Then there is the chapter about hair and particle systems. While an interesting topic I found it oddly out of place for this book. It is a crash course  through a lot of features blender has to offer in this regard and yet it only gives a small glimpse into this vast area. With this it is different to the other topics covered so far and therefore created the odd impression for me.

Texture baking and especially texturing is covered very thoroughly and it shows again the love Ben has for this topic. The texturing part is heavily focused on the gimp, which is no real surprise giving the texturing possibilities blender has (currently) to offer. Ben makes very good use of the tools at hand (be it blender or gimp) and presents them in a very understandable way. He even tries to establish a non destructive workflow where possible, which in my eyes is an essential part in an effective texturing workflow.

The Material chapter deals with the shading aspect and with this faces the dilemma of having 2 native render engines inside blender: internal and cycles. Ben Simonds does quite a good job explaining the two and their respective shader setups. Blender Internal is used  for the bat creature, since it makes use of SSS and strand rendering, which is not available in the blender version used in this book. The explanation and presentation for the bat creature is again very good and teaches you a lot of important background information and little tricks to be able to tame the internal render engine to your liking. The cycles engine is then used for the spider bot. This part is not as expansive but that is partly due to the simpler (shading) of the bot and also that cycles does not need that amount of tweaking.

Interestingly in Lighting the typical approach used so far is reversed. Ben starts out with the specifics of blender’s render engines and then moves on to the general principles of lighting. Coming directly from the material chapter this might make sense but for my taste this could be reversed. This chapter delivers good basics for lighting and how to use blenders light types and tools to arrive at the best lighting for a scene.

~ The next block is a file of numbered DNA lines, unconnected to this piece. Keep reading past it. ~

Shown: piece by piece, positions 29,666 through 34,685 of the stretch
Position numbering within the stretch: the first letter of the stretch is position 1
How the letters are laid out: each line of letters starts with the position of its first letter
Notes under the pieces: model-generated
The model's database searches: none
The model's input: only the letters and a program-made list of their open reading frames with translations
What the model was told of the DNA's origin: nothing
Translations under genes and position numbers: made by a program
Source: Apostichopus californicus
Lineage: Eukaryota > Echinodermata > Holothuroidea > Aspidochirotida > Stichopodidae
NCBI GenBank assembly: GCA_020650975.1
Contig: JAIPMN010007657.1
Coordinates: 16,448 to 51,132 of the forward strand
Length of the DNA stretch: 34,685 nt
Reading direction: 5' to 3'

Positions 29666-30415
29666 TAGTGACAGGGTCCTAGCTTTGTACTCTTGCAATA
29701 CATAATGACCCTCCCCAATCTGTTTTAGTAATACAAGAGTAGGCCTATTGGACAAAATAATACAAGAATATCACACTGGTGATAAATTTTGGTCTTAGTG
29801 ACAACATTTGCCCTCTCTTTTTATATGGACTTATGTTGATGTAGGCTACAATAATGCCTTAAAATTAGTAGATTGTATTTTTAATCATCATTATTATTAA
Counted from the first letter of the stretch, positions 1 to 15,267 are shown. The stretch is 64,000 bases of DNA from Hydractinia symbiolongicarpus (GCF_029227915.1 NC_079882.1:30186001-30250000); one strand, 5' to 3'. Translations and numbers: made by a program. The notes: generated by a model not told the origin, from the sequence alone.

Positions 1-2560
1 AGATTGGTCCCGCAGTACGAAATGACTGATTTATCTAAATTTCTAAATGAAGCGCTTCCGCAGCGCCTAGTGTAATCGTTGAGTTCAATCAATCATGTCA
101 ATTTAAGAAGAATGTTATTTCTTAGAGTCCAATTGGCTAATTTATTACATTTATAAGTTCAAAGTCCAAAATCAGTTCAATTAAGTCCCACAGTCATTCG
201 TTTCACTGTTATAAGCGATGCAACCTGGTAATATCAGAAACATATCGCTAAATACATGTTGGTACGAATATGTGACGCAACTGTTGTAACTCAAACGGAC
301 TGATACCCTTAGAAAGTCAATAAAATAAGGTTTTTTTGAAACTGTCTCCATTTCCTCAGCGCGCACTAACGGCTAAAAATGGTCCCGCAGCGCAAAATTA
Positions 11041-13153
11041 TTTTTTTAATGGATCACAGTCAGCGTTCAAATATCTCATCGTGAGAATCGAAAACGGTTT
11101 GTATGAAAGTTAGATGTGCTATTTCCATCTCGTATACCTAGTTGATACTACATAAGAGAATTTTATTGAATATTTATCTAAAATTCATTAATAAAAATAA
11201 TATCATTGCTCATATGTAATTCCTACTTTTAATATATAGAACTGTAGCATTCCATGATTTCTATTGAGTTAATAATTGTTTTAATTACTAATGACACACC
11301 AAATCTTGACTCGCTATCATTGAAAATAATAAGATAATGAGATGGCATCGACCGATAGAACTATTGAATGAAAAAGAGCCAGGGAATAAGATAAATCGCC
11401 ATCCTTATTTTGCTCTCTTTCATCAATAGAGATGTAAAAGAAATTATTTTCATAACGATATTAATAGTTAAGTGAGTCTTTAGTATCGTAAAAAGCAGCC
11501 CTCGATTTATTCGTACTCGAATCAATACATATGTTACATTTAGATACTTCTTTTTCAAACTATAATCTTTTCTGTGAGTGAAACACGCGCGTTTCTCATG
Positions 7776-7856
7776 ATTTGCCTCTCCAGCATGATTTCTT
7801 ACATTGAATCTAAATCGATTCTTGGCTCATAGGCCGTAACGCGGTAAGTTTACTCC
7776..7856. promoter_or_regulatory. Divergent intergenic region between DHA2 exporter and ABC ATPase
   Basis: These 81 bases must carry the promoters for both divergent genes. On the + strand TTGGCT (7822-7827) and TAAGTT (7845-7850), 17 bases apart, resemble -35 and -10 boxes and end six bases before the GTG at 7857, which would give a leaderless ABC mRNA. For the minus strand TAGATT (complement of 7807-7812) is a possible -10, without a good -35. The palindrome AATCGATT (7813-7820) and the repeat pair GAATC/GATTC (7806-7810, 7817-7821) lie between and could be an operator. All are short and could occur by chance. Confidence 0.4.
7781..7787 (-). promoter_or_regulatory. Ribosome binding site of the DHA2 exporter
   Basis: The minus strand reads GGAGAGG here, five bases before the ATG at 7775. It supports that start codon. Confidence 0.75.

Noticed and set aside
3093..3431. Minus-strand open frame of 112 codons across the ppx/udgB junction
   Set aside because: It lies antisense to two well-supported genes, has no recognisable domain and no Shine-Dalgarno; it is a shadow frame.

Rendering and Compositing highlights the basics. Again it has to cover both render engines and their peculiarities. Especially compositing is a vast topic and the book just gives a very basic view on this topic, mainly to introduce the tools blender has to offer, demonstrated by simple workflows. What I found good about this chapter was that Ben shows that an image is not finished once it comes out of the renderer but you still can ( and should) retouch it in additional steps in the workflow (gimp in this case).

The book closes with some ideas on how to improve the overall impression of the used projects and even touches the aspects of rigging and animation which I personally found not really necessary.

Conclusion

Blender Master Class is a very fine book and it is delivered in a way that the knowledge it  tries to convey is not a short lived one. You get the ideas, motivation and theory behind the workflows in combination with their actual implementation in a workflow using blender and gimp. With this you are much better equipped at exploring new or changed software features or even deriving your own workflows. There are a lot of books out there acting as recipe collections, where you are just presented with how to do a specific thing using a software. BMC is definitely not one of them.

BMC is not an expert book, trying to teach you the latest and last tricks of the various areas of cg creation, but it lays the foundation to master the general workflow and understand the principles behind it. And it does this by using blender and gimp with a wealth of good advice and thorough and concise practical explanations. Thus the title is an adequate one, as it teaches you how to master these aspects using blender (and gimp).

A nice side effect is, that you can purchase the book via the blender store and by doing so  supporting blender.

I do not rate by stars, ribbons or even suzannes, but Ben Simonds has delivered a sound piece of teaching which should have a place in the aspiring 3D artist’s library. I can wholeheartedly recommend this book.